Obesity is the major risk factor for heart disease, high cholesterol, and high blood pressure. A sedentary lifestyle is a big contributing factor.
Many people assume that you must lose huge amounts of weight to modify cardiovascular risks. They set their goal to lose a huge amount of weight, hoping to return to the weight of their teenage years. In some cases, this amount is 50 to 80 pounds of body weight. However, this is not necessarily the case.
The good news is that dropping just five to ten percent of your body weight can have a significant, positive impact on the health of any overweight individual.
Metabolism is the full system of biochemical processes working inside your body, and your metabolic rate is the rate at which you use energy or calories for these processes. You burn the most calories each day with basic bodily functions like breathing, circulating blood and maintaining body temperature. This is your basal metabolic rate, which accounts for 60 to 75 percent of your total calorie needs.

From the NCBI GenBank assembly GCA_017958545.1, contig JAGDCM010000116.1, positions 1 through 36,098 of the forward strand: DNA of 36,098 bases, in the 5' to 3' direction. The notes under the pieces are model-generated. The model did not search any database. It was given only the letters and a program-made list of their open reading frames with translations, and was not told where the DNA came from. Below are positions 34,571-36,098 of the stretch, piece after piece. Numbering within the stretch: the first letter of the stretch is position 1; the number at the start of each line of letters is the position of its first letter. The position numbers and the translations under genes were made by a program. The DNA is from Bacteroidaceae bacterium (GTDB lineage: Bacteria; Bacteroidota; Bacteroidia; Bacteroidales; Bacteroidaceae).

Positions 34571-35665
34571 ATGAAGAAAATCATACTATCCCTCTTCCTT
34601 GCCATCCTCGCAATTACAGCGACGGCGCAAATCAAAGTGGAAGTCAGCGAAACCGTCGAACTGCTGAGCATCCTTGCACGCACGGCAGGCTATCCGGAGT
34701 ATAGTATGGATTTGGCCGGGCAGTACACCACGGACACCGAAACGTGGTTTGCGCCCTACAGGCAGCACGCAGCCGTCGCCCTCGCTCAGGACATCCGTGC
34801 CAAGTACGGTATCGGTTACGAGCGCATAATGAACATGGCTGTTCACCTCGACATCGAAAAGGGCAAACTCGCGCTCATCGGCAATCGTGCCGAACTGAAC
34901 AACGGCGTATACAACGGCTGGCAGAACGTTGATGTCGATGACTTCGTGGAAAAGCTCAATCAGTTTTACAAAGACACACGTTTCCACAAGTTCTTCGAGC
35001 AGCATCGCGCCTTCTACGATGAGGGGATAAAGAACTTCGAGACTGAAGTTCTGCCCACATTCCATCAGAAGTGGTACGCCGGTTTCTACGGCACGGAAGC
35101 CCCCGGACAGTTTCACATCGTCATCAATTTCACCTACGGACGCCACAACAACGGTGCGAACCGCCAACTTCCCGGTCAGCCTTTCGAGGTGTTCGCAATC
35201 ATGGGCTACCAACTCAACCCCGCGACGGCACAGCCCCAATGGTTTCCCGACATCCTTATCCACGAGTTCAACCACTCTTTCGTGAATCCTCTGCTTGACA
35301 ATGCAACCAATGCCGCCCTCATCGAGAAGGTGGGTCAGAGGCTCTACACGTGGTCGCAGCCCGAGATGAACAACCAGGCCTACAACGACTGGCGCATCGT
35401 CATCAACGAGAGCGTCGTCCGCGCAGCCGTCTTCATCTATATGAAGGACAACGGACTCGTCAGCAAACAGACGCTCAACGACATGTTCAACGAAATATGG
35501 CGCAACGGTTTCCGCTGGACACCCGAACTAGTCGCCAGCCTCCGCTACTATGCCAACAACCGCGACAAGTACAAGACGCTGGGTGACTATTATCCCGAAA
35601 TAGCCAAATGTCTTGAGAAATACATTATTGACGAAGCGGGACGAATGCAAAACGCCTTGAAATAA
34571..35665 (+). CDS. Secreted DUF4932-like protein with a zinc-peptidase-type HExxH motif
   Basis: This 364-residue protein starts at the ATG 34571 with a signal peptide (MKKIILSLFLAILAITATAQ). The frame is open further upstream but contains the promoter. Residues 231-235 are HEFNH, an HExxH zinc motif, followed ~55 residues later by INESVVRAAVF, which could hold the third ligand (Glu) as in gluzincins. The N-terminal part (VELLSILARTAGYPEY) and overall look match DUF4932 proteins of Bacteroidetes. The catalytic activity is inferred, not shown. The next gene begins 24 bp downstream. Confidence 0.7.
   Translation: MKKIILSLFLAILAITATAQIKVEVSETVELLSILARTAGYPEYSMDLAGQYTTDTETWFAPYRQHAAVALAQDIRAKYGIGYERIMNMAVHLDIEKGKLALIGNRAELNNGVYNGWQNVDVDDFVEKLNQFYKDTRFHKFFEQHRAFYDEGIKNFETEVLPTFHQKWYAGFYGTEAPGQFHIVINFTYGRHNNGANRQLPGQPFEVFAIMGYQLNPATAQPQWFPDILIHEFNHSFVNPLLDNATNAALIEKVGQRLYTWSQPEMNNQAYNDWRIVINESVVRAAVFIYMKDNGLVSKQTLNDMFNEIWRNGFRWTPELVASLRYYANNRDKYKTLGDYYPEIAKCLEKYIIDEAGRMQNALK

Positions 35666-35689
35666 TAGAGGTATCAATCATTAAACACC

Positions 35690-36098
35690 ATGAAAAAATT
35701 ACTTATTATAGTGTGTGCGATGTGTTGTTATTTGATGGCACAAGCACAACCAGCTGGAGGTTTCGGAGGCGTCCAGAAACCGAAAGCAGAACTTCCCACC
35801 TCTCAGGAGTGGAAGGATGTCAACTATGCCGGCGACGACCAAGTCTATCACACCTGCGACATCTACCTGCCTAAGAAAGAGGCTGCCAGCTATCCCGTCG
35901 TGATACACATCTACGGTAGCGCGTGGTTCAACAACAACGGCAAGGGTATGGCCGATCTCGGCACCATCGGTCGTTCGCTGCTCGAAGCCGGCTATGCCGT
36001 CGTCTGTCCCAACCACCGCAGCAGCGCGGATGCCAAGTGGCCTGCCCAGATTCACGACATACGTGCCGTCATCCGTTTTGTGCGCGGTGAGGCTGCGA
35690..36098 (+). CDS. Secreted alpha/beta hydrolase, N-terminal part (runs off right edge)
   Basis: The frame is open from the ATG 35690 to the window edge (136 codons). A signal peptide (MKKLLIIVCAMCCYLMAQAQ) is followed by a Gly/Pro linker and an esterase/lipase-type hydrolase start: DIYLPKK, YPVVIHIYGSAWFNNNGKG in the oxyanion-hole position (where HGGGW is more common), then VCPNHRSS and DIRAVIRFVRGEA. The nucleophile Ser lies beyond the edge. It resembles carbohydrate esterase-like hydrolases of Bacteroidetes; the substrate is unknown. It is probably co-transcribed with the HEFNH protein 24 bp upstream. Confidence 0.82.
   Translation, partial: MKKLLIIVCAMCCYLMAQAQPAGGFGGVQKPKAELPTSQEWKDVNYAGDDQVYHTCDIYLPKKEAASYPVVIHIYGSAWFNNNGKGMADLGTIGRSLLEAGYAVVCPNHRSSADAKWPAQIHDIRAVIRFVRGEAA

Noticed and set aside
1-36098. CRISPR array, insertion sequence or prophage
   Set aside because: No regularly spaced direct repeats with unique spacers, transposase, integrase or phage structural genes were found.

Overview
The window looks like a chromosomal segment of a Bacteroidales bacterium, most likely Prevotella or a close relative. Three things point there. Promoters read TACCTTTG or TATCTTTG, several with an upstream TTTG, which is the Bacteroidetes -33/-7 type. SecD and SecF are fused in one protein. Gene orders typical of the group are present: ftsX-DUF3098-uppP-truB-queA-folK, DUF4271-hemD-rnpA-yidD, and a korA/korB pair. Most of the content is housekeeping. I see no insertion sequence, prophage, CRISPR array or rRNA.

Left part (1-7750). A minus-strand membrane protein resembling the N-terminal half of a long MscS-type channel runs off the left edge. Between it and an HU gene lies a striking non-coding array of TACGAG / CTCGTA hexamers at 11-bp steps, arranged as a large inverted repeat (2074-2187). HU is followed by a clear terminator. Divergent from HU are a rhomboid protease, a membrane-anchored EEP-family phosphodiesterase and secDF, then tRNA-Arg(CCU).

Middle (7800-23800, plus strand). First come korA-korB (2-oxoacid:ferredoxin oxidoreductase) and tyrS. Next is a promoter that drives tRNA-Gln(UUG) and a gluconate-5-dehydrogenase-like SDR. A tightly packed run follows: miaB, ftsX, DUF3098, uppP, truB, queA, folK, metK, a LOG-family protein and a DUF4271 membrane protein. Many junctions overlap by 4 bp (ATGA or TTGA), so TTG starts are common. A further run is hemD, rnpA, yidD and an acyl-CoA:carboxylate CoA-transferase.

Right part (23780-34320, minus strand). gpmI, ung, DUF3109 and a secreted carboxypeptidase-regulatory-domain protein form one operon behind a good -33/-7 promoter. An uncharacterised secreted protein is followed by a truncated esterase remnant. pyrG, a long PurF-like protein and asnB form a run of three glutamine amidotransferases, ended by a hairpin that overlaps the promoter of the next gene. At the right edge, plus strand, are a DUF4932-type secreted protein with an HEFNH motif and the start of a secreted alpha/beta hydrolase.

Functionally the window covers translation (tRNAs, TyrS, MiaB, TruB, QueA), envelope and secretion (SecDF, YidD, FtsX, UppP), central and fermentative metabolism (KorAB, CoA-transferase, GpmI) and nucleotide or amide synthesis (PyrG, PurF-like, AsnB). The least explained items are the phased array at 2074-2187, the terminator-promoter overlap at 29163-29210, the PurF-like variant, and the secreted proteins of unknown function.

Physical activity and the digestions, absorption and storage of food make up the rest. Age, gender and genetics - things you can't change - largely determine your metabolic rate. Diet, exercise and body composition also influence your calorie-burning potential.
A three-hundred-pound person with a 30-pound weight loss will reduce blood pressure and lower blood cholesterol. Sustained weight loss of ten percent reduced coronary heart disease in obese persons; reduced the number of years with hypertension from 4.1 to 2.9 years; and increased life expectancy anywhere from two to seven months in men and two to five months in women.
See also: How Does Metabolism Affect Your Weight?